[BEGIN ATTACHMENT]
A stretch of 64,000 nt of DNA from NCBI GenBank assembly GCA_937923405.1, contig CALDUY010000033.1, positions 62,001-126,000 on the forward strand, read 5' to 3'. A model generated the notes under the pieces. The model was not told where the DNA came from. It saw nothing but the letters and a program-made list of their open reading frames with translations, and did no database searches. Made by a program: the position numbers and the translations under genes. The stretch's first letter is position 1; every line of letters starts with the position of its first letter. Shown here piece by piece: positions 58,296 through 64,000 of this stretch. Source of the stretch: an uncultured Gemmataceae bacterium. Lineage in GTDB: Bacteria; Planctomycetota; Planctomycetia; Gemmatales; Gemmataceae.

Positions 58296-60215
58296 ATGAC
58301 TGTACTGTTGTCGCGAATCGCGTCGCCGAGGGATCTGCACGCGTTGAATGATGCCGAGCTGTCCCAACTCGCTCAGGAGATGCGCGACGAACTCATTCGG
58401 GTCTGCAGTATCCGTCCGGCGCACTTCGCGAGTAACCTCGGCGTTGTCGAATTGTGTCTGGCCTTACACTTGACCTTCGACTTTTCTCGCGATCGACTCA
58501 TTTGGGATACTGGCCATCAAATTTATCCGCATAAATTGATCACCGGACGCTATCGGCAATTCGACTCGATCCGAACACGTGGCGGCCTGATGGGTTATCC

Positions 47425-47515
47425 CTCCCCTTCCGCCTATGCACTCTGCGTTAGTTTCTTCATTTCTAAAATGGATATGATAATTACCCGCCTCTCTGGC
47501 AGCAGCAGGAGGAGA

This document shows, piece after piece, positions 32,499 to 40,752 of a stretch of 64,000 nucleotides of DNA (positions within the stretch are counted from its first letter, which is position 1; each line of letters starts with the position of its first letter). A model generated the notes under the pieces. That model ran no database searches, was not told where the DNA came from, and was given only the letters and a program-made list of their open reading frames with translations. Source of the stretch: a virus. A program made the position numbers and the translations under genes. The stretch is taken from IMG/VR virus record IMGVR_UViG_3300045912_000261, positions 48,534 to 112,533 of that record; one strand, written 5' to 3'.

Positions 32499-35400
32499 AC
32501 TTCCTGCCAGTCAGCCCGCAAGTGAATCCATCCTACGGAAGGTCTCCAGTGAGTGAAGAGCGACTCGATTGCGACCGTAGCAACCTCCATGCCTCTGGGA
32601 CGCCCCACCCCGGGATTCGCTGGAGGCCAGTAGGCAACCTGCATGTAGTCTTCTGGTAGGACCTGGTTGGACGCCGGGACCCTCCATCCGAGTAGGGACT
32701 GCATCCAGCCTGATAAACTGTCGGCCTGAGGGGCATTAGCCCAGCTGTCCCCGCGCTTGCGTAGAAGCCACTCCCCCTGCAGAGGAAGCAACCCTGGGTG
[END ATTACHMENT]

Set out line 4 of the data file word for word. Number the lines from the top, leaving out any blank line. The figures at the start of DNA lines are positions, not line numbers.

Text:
58301 TGTACTGTTGTCGCGAATCGCGTCGCCGAGGGATCTGCACGCGTTGAATGATGCCGAGCTGTCCCAACTCGCTCAGGAGATGCGCGACGAACTCATTCGG